Sausage making is a big part of our weekly routine. Trevor and I can hustle through the fresh cuts and get an animal trimmed out fairly quickly. That’s when the work begins.
Sausage isn’t just ground meat and seasonings. There are both chemical and physical reactions that must occur to properly break down the meat proteins to create a sausage. An important step in sausage making is to create an emulsion of fat and water to keep the product moist. This occurs through mixing, grinding, and the addition of salt.
We start by weighing out our lean meat and fat. Each recipe is different in the proportions, but you can assume that every sausage has at least 20% fat. It is important when cutting the animals to separate lean pieces, marbled pieces, and pure fat so that you can make consistent sausage.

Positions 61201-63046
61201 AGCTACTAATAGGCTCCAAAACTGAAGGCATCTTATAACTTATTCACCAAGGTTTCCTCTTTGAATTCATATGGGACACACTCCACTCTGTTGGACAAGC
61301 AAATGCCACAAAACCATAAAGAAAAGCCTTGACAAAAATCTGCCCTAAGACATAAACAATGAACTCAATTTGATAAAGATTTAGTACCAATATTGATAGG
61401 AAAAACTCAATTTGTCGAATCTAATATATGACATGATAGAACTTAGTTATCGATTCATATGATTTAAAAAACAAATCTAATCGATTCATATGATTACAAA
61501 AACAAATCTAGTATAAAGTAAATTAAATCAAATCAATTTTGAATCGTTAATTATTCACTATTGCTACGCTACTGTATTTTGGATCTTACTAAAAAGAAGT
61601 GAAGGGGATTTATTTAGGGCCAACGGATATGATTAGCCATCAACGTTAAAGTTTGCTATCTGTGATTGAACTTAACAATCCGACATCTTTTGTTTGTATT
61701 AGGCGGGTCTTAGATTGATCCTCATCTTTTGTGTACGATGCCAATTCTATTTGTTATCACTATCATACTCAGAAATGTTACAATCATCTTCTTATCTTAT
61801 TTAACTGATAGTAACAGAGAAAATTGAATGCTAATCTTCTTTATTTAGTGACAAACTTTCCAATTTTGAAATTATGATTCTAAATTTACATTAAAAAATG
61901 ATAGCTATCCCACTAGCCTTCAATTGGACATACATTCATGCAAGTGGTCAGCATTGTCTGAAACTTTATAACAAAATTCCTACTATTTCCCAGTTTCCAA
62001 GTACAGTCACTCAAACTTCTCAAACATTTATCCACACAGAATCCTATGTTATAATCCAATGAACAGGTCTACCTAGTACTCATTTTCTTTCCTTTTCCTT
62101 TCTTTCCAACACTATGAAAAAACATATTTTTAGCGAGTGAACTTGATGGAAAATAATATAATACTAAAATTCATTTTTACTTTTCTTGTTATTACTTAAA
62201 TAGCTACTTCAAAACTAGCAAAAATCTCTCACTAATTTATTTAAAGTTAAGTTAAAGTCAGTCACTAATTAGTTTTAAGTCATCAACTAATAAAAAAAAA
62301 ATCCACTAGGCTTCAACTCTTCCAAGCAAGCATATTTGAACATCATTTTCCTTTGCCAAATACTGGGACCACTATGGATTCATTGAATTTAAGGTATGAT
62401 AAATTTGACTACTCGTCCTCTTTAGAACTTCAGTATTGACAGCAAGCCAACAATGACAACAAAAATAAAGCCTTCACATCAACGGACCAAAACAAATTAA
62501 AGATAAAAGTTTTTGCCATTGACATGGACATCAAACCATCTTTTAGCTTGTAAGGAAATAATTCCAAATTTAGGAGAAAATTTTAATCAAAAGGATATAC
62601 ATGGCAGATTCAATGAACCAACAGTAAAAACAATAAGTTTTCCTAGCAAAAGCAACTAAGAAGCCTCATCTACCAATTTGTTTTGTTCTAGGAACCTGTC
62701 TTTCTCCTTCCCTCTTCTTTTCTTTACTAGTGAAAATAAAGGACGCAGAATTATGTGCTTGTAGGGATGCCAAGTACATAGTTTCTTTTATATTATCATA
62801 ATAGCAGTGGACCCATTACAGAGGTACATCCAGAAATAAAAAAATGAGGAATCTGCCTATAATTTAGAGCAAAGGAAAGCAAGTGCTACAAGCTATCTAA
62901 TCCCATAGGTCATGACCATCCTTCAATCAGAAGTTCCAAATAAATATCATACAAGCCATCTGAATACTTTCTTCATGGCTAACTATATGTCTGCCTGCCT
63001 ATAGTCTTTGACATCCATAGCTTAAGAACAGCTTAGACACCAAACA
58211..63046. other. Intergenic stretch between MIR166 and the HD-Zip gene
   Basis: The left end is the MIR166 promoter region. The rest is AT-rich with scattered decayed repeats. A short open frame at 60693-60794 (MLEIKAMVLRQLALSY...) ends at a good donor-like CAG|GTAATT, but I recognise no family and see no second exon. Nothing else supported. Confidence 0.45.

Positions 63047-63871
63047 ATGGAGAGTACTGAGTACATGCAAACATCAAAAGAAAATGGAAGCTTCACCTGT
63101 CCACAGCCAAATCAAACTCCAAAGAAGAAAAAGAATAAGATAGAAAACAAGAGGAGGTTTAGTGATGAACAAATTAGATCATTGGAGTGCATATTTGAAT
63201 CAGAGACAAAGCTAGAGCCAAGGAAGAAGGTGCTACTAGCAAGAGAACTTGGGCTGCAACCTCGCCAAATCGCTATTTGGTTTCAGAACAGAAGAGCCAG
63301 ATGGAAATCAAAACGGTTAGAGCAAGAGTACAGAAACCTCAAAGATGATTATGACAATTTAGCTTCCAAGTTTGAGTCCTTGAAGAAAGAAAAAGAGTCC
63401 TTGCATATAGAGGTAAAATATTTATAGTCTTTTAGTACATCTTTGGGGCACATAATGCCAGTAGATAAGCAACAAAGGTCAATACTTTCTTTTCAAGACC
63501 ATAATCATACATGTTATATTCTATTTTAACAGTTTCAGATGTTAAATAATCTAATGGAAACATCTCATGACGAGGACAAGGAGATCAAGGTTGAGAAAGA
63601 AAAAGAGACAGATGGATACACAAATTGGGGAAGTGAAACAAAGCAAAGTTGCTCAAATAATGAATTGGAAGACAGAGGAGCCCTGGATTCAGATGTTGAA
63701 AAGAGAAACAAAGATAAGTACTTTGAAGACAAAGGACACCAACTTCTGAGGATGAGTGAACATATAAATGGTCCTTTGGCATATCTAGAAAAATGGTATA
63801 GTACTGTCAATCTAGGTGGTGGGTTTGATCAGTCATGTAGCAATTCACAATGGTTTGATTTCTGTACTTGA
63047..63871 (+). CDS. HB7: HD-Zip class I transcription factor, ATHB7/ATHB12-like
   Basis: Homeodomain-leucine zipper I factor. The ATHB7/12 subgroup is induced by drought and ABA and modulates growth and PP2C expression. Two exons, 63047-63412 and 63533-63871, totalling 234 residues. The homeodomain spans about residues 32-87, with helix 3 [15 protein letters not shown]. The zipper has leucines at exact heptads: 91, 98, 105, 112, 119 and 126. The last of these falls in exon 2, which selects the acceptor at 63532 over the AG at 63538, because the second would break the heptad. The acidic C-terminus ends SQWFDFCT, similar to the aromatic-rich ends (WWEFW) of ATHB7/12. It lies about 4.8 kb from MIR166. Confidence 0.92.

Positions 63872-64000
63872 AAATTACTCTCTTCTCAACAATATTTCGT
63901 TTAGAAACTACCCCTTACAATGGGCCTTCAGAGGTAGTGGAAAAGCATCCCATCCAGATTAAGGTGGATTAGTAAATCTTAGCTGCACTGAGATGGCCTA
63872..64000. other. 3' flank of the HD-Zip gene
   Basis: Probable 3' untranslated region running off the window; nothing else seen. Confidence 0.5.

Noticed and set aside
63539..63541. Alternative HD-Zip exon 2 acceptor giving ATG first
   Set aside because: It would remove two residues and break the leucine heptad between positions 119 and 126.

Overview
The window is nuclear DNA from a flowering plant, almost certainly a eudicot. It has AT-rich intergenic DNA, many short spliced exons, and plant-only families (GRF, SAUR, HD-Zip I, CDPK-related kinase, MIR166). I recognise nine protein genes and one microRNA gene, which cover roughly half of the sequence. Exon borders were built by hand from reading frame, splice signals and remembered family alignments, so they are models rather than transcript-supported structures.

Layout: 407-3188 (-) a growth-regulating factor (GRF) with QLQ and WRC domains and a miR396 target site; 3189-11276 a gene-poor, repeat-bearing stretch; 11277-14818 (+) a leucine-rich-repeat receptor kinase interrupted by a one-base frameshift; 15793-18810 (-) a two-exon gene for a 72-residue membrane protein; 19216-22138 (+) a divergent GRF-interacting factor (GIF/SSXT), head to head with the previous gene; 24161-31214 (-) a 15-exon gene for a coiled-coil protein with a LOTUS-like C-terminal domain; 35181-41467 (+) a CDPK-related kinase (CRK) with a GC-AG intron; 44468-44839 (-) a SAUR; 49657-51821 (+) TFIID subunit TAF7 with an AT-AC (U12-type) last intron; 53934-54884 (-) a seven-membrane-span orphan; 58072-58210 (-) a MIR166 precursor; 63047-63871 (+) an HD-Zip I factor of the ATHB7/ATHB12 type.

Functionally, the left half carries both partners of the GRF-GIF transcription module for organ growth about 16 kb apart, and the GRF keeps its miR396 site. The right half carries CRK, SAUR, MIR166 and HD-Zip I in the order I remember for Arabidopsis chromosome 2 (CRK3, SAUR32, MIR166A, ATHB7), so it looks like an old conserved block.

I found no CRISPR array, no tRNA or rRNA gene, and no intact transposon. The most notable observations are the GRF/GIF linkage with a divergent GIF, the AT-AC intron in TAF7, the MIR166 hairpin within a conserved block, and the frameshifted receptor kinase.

In the simplest explanation, the meat is ground two or more times to incorporate the meat and fat together. We add the seasonings and begin to mix, adding our liquids gradually. To the experienced sausage maker, he’ll know what speed to mix, for how long, etc.
Every sausage then needs cased. Some sausages case easier. Others, particularly the smaller breakfast links, take a lot longer.
We then allow the cased sausage to air dry before we package it up. This allows the meat to setup in the casing and the casing to dry out, which will allow for better browning and a better snap when you bite into it.
Sausage making begins on Monday and usually ends on Wednesday or Thursday, depending on what needs smoked. Stop in any week to watch us make that week’s sausages. – Adam